By Gaynor Madoc Leonard, 2014-10-17
We all have days when we wonder what the hell it's all about and, despite initial optimism, the past two weeks have been like that.
A couple of weeks ago, I helped to publish a book of poetry on behalf of my dear Twitter friend, David Lewis. I've already talked about him in my two most recent blogs but, just in case you missed those, David is a lovely, kind man who is in the final stages of a terminal disease and wants to help a charity called Harrison's Fund. The poetry book is being sold to aid that fund, with no money going to David at all.
Despite our best efforts and David's daily blog reaching thousands of people around the world, sales have been slow. A wonderful core of supporters bought the book and tweeted about it but things seem to have stagnated. Even a 25% discount by the publishers didn't seem to tempt many people. To say that this is dispiriting is to understate the case. As I've pointed out before, the e-book costs about the same as a cup of coffee and the print book about the same as an ordinary bottle of wine and probably less than a packet of cigarettes (I don't smoke so I'm not sure of the prices these days). While times are hard, people can generally find the cash for a couple of drinks so why can't they find that money to help thousands of children and their families?
To repeat what I've said before, Harrison's Fund is raising money for research into Duchenne Muscular Dystrophy. 1 in 3500 children (almost always boys) have this disease; that's an awful lot of children. Soon after I became involved, I saw a TV programme about a family which had a son suffering from the disease. The programme, DIY SOS Big Build (BBC), showed a charming young lad whose limbs are already beginning to fail; he may live into his teens or possibly into his 20s but not beyond that, unless some cure is found in the meantime. It was very moving.
Harrison, of the eponymous fund. is a young boy whose family is doing its best to raise awareness and money; the fund is part of the Duchenne Alliance. I can't imagine the pain the family must go through daily when faced with this uphill struggle and the knowledge that young Harrison may not be with them for much longer. Neither can I imagine David's pain as he struggles to stay afloat and do something very important with the time that remains to him.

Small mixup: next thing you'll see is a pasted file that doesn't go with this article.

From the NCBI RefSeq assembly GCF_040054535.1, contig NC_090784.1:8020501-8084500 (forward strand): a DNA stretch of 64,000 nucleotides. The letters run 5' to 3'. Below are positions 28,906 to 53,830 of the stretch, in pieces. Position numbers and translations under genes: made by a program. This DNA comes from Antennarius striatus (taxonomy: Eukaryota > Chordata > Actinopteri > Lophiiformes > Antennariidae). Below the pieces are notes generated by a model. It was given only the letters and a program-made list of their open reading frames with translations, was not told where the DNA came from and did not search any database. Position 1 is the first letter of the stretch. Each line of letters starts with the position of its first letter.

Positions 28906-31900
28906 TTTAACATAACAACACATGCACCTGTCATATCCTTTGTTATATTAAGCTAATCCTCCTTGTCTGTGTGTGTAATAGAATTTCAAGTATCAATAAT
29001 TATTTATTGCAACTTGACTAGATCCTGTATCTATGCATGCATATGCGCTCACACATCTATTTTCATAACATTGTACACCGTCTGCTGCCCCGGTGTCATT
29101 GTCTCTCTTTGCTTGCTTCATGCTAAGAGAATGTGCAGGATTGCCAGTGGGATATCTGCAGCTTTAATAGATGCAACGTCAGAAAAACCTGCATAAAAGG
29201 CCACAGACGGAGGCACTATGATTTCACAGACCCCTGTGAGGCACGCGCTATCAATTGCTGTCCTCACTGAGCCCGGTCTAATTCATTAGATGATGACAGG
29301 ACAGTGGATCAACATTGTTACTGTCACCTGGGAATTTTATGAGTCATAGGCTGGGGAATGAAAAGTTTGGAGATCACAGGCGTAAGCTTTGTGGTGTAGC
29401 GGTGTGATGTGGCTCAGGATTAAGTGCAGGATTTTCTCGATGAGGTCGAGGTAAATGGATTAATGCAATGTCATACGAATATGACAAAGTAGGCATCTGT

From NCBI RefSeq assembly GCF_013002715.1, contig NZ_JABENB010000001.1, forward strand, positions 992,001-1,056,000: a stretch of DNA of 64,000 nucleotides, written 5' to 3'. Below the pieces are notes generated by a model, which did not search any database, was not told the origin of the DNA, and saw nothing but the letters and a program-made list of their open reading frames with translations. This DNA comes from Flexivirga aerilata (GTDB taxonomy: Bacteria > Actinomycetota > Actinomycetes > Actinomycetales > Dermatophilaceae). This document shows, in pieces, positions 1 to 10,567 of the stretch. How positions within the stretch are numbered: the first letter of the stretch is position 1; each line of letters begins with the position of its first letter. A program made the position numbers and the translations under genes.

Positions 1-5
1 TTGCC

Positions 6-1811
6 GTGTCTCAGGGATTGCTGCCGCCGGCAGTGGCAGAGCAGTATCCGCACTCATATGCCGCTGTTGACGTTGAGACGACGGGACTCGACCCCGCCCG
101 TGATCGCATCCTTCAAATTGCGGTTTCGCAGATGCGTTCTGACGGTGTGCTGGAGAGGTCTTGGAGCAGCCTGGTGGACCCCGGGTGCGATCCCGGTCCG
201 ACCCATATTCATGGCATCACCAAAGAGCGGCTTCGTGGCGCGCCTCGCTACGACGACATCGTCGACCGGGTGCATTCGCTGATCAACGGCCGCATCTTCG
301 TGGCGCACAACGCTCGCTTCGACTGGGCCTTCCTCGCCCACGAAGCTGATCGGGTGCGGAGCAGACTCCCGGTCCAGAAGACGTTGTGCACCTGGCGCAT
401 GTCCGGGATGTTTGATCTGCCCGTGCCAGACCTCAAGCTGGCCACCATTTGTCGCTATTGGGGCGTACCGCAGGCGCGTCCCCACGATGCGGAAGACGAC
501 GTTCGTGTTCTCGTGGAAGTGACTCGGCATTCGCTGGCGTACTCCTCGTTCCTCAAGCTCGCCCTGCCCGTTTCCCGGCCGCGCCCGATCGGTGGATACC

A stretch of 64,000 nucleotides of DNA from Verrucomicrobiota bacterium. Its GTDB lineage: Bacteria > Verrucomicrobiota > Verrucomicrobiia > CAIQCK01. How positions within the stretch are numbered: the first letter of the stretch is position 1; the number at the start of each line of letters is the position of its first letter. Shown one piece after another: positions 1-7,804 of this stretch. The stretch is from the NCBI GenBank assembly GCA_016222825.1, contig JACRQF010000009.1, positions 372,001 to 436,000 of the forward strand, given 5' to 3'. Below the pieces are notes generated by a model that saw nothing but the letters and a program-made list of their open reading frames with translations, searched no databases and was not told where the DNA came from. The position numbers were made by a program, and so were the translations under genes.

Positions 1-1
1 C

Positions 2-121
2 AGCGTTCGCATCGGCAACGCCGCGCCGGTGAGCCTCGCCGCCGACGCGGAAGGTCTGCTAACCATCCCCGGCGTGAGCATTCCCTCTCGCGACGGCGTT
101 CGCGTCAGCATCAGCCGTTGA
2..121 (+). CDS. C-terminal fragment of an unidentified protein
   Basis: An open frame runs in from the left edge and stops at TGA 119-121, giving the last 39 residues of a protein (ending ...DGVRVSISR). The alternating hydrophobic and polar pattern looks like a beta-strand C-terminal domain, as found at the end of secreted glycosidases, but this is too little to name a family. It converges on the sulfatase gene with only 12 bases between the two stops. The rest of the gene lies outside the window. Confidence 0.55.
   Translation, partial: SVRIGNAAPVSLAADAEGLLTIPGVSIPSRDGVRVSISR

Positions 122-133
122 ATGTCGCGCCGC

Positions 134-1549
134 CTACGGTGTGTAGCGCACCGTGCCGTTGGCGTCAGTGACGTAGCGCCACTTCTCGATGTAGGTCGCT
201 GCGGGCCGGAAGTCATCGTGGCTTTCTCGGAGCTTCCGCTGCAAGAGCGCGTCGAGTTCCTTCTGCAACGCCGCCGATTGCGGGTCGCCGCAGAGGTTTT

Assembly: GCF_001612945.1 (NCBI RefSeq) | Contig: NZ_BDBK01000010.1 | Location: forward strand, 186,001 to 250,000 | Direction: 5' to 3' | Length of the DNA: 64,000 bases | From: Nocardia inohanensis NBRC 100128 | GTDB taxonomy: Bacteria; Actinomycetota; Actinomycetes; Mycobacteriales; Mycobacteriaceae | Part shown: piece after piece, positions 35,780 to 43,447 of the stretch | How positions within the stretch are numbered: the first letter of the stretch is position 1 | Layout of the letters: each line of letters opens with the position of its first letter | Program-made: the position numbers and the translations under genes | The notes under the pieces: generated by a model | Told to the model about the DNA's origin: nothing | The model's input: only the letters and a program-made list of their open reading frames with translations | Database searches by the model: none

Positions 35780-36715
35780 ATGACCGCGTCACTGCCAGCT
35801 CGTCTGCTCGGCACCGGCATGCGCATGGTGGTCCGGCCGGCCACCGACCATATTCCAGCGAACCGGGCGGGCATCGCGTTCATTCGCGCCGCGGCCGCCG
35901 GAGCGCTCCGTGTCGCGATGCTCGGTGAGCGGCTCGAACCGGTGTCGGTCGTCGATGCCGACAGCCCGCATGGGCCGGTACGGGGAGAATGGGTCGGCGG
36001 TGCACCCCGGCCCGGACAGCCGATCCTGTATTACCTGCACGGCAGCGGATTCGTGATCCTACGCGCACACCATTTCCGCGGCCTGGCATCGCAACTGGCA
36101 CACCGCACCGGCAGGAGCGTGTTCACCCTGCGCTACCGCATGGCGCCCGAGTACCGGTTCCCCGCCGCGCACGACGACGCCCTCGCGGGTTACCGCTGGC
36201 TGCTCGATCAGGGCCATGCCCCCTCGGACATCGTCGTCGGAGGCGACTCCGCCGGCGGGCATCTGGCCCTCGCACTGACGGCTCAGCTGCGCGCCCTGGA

This is one charity where we are not asking for money for just a sticker or a flag; you actually get something that you can keep and look at again and again. David has laid bare his feelings, so long hidden and repressed, and writes so sincerely of love and hope, without shying away from the prospect of death.
Each day, I think that sales of the book will be up and people will realise what we've been trying to do. Each day, I'm more than a little disappointed and the disappointment is heightened by the daily struggle with my father, who has severe dementia, and other personal problems which I won't begin to bore you with.
It was in this spirit that I set out today, to do my daily errands. Gloom and doom dogged my footsteps but I told myself that at least it wasn't raining. No sooner had thought that, a bird flew overhead and I felt a splat on my coat and hair.
On top of the gloom and doom now came anger. The Furies had nothing on me; they could have taken my correspondence course. And I still feel rather angry. Is there no one who can do without a bottle of wine, a pack of cigarettes or a couple of beers at their local bar? Could they not take a few short minutes to go online and buy an e-book or print book which will help to make a difference to thousands of children and their families?
Too much to ask?
I'd like to thank those who have already bought Slushy Tourette's by David Lewis in either form. For anyone else who would like to buy, please go to either of the websites below:
smashwords.com for the e-book
lulu.com for the print book
More information about DMD can be found at www.harrisonsfund.org or go to http://http://www.harrisonsfund.com/muscular-dystrophy-video/
By Gaynor Madoc Leonard, 2014-10-13
Over the past 10 days or so, David Lewis and I have been marketing quite frantically on social media, trying to sell his book of poems, Slushy Tourette's.
This book, both in e-form and print, will benefit Harrison's Fund, a member of the Duchenne Alliance. Neither David nor I will gain anything from the sales, apart from a sense of satisfaction. A small core of supporters has both bought the book (sometimes several copies) and helped spread the word via Twitter, but we need more sales! Until 15th October, lulu.com is offering the print version (and all print books on its site) at a 25% discount with the code EATYOUREGGS. This is a fantastic opportunity to buy the book either for oneself or as a gift; it would make a super stocking-filler at Christmas or a rather wonderful and rather different wedding favour.